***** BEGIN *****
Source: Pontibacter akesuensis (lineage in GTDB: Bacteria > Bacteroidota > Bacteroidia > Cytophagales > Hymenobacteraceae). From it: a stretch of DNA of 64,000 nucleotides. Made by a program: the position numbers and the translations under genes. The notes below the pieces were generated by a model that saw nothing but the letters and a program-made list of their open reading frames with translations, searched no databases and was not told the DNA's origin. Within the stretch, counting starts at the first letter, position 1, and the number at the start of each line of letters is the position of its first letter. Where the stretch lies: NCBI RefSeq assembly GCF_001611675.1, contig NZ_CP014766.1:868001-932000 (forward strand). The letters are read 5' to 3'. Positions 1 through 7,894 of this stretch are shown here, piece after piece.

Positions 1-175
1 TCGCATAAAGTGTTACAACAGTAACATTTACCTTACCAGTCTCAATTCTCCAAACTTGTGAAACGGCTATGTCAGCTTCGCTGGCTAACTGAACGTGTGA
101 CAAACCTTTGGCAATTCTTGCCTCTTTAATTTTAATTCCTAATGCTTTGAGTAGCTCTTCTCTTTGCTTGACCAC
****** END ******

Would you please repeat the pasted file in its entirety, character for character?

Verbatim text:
Source: Pontibacter akesuensis (lineage in GTDB: Bacteria > Bacteroidota > Bacteroidia > Cytophagales > Hymenobacteraceae). From it: a stretch of DNA of 64,000 nucleotides. Made by a program: the position numbers and the translations under genes. The notes below the pieces were generated by a model that saw nothing but the letters and a program-made list of their open reading frames with translations, searched no databases and was not told the DNA's origin. Within the stretch, counting starts at the first letter, position 1, and the number at the start of each line of letters is the position of its first letter. Where the stretch lies: NCBI RefSeq assembly GCF_001611675.1, contig NZ_CP014766.1:868001-932000 (forward strand). The letters are read 5' to 3'. Positions 1 through 7,894 of this stretch are shown here, piece after piece.

Positions 1-175
1 TCGCATAAAGTGTTACAACAGTAACATTTACCTTACCAGTCTCAATTCTCCAAACTTGTGAAACGGCTATGTCAGCTTCGCTGGCTAACTGAACGTGTGA
101 CAAACCTTTGGCAATTCTTGCCTCTTTAATTTTAATTCCTAATGCTTTGAGTAGCTCTTCTCTTTGCTTGACCAC